Electric Fields Exploration Open the PhET Charges and Fields simulation. Check ‘grid’ on the panel at the right. There are three bins at the bottom…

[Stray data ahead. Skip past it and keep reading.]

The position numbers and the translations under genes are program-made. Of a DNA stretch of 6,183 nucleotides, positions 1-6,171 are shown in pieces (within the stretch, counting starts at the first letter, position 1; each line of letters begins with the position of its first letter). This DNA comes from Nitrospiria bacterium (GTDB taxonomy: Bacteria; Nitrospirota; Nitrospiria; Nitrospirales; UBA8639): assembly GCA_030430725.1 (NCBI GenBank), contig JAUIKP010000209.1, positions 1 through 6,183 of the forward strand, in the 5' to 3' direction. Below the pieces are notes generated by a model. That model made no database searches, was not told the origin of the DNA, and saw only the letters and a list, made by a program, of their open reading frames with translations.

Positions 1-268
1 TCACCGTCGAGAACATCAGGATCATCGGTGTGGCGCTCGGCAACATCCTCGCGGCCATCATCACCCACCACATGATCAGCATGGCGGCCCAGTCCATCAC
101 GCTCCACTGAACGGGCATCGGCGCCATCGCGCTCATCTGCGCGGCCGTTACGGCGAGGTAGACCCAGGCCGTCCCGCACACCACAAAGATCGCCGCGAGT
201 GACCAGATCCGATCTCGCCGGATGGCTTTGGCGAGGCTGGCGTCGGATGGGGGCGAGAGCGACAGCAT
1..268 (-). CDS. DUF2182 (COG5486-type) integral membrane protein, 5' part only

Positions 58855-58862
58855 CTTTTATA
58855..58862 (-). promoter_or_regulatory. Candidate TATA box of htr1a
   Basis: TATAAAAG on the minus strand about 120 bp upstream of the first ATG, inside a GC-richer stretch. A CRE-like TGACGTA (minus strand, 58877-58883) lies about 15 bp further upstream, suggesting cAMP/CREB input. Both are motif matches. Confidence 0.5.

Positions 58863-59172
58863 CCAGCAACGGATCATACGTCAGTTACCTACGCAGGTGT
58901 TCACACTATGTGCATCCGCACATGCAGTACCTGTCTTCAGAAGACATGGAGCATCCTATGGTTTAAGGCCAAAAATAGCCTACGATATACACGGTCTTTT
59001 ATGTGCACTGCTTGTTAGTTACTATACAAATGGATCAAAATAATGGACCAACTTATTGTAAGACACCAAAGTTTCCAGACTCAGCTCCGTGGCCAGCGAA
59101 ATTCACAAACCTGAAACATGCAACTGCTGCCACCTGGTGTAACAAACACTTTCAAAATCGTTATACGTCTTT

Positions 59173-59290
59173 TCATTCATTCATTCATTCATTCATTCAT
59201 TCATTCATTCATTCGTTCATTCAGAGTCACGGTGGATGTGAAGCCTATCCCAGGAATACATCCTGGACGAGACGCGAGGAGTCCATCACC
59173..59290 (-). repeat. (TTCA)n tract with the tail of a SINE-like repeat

Electric Fields ExplorationOpen the  PhET Charges and Fields simulation.  Check ‘grid’ on the panel at the right. There are three bins at the bottom of the screen. One has objects with a positive charge, one has objects with a negative charge and the third has objects that serve as electric field sensors. In the next activities, you will use the simulator to investigate electric field behavior. As you work, keep a record of your observations in MS Word or a Google Doc. Include both qualitative and quantitative information in your record. When you finish convert the document to a pdf and upload it to D2L-Assignments-Electric Field Lab.Part I: Qualitative Observations [Summary of Data/Observations is completed individually (STAGE 1) and submitted within 72 hours from the end of lab class; Further analysis is completed together with the group (STAGE 2)]Write sentences or draw pictures to record your observations. Drag a single positively charged object from the bin at the bottom (Note the value of the charge). Place the charge on an intersection of two major grid lines. Now drag an ‘E­field sensor’ from the bin on at the bottom. Move it around in the region surrounding the charged object, observing the indicator (vector arrow) as you move it closer and farther and when you have it above, below and to either side of the positive source charge. Summarize your observations in several sentences. Put the positively charged object back in the bin and take out a negatively charged object. Repeat your actions and compare what happens now with the ‘E­field sensor’ (vector arrow), noting similarities and differences between the sensor indication with the positively charged object and the negatively charged object. Summarize your observations in several sentences. Place the sensor along one of the grid lines and leave it there. Next take a second negatively charged object and place it directly on top of the first, and compare the effect on the field sensor with that of a single negatively charged object. Add a third negatively charged object on top of the first two and observe the effect. Record your observations.Suppose you take a positively charged object and place it on top of the negatively charged objects. Predict what will happen to the magnitude of the electric field. Test your prediction. Repeat with several additional positively charged objects. Record your observations. Part II: Quantitative Measurements[Summary of Data/Observations is completed individually (STAGE 1) and submitted within 72 hours from the end of lab class; Further analysis is completed together with the group (STAGE 2)]In the rest of this activity, you will turn on the “Values” in the control panel. The unit used for the electric field in this simulation is shown as V/m which means volts for each meter. You will use the equivalent unit of N/C or newton for each coulomb for electric field. Since newton is the unit of force and coulomb is the unit of charge, then the equation relating electric field to force and charge must be E=F/q, where E is the electric field, F is the force and q is the sensor charge. 1.      Repeat the observations of combining positively and negatively charged objects on top of each other, but this time make quantitative measurements of the effects of the total charge on the magnitude of the electric field by checking the “Values” box and recording your results. Use Logger Pro (or other plotting app) to create a graph of the magnitude of the electric field (E) at a fixed distance from the source as a function of the net source charge (Q) (i.e. graph E vs. Q). Include your graph with your observation with a verbal description of how the magnitude of the field depends on the net charge. 2.      For a given set of source charges on top of each other, with the Values box checked, observe and record what happens to the magnitude of the field as you move the sensor to a location twice as far away, three times as far away, four times as far away, and five times as far away. Use Logger Pro (or other plotting app) to make a graph to determine how the magnitude of the electric field depends on the distance from the source charge. Record the mathematical relationship you find between the magnitude of the field and the distance from the source charge and include your graph in write-up, with an appropriate best-fit line or curve.  Part III: Vector Addition of Fields[May be completed fully together with the group (STAGE 2)]Clear all the charges from the space if there are any. Make sure the Grid and Values boxes are checked on the control panel. 1. Place a positively charged object at the intersection of two major divisions on the left hand side of the workspace. Drag a charge sensor to a position two major divisions to the right of the charged object and record the value of the electric field. What do you predict the value would be if a second positively charged object were placed on top of the first? Record your prediction, then try it. Were you correct? 2. Remove one of the charged objects and return it to the bin. What do you predict the sensor would read for the following situations:a) if a second positively charged object were added to the workspace two major divisions to the right of the sensor?b) if instead, a negatively charged object were added to the workspace two major divisions to the right of the sensor? Test your predictions – were you correct?Write a brief paragraph to summarize your findings. 3. Remove the charged objects from the workspace, and place a single positively charged object two major divisions directly below the sensor. How do the magnitude and direction of the electric field now compare with that in step 1?4. Suppose you were now to add a second positively charged object two major divisions to left of the sensor. Use your knowledge of geometry and the techniques you used for combining forces in mechanics to predict a value and direction for the electric field that would be indicated by the sensor. (Hint: Think of these two field vectors as the x and y-components of the net field vector and use some trig) Record your prediction, then test it. Were you correct? What process did you use to arrive at your prediction? Report your result and describe your reasoning. 5. Suppose you were to remove the positively charged object below the sensor and replace it with a negatively charged object. What do you expect for the values of the magnitude and direction of the electric field for this case? Record your prediction, then test it and record your result. 6. Remove the negatively charged object. Use what you have learned to predict the magnitude and direction of the electric field you would measure if you place a total of four positively charged objects a position two major divisions to the left of the sensor and total of three positively charged objects at a position two major divisions below the sensor. Record your prediction, then test it. Record your results. 7. Are the results of your experiments consistent with the proposition that the magnitude and direction of the electric field due to a combination of charged source objects is the vector sum of the electric fields due to the individual charged source objects? Why or why not? Record your conclusion and your evidence.  Part IV: Properties of Field Lines[May be completed fully together with the group (STAGE 2)]The while arrows in the “PhET Charges and Fields” Simulation represent the direction of the electric field at points in space around the charge(s). The ‘sensor’ is an Electric Field Vector. As you move the ‘sensor’ from point to point the length and direction change giving you a measure of the field strength and direction at each location. If you draw a smooth curve tangent to all the white arrows you will get the Electric Field Lines for the charge distribution. Examples are shown on the next page. Note (c) is called an Electric Dipole.   Using the “PhET Charges and Fields” Simulation verify the following properties of field lines. Record your process to verify and your observations. Properties of Field Lines1. The field vector is tangent to the field line at any point. 2. The electric field is stronger where the lines are closer together. (The number of field lines per unit area is proportional to the magnitude of the electric field.)3. The arrows point along the direction a (+) test charge would move. (Electric field lines begin on (+) charges and end on (-) charges. What direction would a negative charge move relative to the arrows on the field lines?  Science Physics PHYS 1146 Share QuestionEmailCopy link Comments (0)